Yvonne Jie Chen, Zhiwu Chen, Shijun He
Review of Finance, Volume 23, Issue 5, September 2019, Pages 961–991, https://doi.org/10.1093/rof/rfy029
Can social norms affect households’ savings behaviors? Research findings in Social Norms and Household Savings Rates in China suggest that the filial piety social norms, which argue that children have unconditional obligations to their elderly parents, make households save less.
Household savings in China have increased significantly over the past few decades. Many theories have been proposed to explain this rising trend. However, existing theories take the culture and social norms in China as given, even though social norms do evolve. In this paper, researchers Yvonne J. Chen, Zhiwu Chen and Shijun He show that the changes in social norms might be a driver behind the continuing rise in household savings rates in China.
The filial piety social norms emphasize children’s obligation to their elderly parents. Hence the strength of the filial piety social norms affects the reliability of intra-family, intertemporal risk sharing arrangements. This in turn affects savings behaviors. In order to show the relationship between social norms and households’ savings behaviors, the researchers construct two measures of the filial piety social norms. The first measure is an innovative Confucian index that computes the percentage of respondents in a given locality who choose “for older-age support” in response to the question “why do you want to have children?” This index is constructed using the China Household Finance Survey (CHFS). The Confucian index indicates the degree to which filial piety has influenced the local culture. A higher index value indicates lower chances of default on repayment obligations by children and consequently more reliable returns from parental investment in children. The index measures the reliability of the implicit intra-family financial contract in a given locality. The researchers use the percentage of four-generation households in a region as an alternative measure of the filial piety norms. The four-generation household measure is directly calculated from the 2010 census and matched with the CHFS data.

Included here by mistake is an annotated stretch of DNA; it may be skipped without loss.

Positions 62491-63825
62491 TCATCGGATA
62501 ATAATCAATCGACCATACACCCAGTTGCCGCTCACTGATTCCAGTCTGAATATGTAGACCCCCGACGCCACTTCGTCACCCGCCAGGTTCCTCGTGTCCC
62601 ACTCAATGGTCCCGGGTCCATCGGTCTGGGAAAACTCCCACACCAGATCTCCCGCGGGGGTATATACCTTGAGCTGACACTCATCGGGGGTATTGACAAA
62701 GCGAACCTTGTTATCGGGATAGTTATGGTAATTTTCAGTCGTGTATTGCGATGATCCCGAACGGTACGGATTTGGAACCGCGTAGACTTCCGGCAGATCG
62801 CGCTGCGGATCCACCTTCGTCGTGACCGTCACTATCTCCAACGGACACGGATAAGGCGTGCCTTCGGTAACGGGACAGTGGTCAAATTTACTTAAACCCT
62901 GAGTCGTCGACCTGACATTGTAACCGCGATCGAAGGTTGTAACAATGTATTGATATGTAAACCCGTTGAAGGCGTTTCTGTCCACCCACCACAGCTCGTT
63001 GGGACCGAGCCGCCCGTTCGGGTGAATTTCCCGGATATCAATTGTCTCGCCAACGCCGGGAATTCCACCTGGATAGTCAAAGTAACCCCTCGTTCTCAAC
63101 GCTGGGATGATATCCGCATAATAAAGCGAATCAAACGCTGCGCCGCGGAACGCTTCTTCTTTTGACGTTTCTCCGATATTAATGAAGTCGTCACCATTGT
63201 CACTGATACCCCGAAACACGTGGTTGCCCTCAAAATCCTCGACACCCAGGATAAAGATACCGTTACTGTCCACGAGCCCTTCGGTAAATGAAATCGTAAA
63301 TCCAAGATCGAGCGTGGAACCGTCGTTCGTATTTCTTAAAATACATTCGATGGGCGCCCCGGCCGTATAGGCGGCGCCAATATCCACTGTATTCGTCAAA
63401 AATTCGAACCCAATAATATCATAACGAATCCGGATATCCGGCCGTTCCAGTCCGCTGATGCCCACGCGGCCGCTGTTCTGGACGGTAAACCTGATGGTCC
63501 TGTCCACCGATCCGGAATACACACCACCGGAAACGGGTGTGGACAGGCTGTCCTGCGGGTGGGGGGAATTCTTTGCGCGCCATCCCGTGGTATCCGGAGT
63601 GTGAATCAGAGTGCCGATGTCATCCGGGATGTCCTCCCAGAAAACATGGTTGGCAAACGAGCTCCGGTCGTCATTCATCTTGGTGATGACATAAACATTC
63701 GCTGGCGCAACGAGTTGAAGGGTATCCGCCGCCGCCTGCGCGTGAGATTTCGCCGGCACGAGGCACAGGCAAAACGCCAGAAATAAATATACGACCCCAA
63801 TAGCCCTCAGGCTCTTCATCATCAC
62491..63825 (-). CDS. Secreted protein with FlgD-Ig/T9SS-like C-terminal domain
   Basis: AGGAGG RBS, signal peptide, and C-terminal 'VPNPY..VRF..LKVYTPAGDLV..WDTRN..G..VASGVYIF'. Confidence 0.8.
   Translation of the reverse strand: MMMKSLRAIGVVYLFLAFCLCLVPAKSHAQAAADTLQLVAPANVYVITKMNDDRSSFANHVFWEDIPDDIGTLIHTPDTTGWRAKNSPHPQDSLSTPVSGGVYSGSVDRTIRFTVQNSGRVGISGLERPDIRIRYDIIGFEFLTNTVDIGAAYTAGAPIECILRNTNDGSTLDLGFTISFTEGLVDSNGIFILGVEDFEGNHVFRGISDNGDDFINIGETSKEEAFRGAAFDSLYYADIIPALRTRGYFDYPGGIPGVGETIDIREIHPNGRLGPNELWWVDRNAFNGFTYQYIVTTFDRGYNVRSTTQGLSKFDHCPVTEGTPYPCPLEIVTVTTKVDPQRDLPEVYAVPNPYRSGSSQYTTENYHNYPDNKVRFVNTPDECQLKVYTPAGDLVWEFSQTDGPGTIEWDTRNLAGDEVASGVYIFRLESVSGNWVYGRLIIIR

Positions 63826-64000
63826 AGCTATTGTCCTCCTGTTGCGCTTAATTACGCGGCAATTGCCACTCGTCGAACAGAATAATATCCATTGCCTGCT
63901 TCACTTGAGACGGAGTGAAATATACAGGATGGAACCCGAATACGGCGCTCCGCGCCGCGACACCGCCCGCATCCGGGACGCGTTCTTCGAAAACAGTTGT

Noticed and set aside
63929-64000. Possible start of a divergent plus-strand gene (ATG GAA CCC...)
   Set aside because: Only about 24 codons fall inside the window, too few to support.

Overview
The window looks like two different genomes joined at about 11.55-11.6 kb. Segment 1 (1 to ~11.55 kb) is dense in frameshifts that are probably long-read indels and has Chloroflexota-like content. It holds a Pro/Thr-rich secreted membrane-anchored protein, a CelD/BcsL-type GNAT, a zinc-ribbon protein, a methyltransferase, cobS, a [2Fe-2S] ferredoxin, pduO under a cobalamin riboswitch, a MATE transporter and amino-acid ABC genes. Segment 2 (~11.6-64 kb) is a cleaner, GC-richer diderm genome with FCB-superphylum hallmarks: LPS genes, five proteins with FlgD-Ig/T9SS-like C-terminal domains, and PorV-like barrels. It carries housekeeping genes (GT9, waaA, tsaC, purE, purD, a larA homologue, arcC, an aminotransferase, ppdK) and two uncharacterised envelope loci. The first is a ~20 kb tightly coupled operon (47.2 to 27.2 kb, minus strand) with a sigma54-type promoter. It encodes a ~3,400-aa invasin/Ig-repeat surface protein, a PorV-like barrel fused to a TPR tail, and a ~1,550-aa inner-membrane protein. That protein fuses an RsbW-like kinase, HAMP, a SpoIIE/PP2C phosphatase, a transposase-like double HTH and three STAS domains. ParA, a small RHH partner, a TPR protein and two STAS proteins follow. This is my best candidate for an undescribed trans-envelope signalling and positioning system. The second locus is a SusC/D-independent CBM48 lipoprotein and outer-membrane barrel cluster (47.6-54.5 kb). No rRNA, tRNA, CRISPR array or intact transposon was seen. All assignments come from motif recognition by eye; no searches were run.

The researchers show that even within China, influence from the filial piety social norms varies significantly across regions due to historical and cultural reasons. In the full sample, 57.8% respondents choose “old-age support” as a reason for having children. On average, 42.9% of people living in mega-cities (e.g. Beijing and Shanghai) views children as old-age investment. Moving from the top-tier cities to provincial capital and to rural villages, the percentage (hence the value of the Confucian index) exhibits a clear rising pattern, implying a strong negative correlation between development and dependence on children for old-age support. There is also a negative correlation between the filial piety social norms and average savings rate at the county level. For every 1% increase in the Confucian index, the average savings rate decreases by 0.23%.
Using a subsample of urban nucleus families from the CHFS data, the researchers further find that for every 1% increase in the Confucian index, the savings rate gap between son and daughter families decreases by 0.33%. Similarly, for every 1% increase in the four-generation households in a county, the savings rate gap decreases by 11%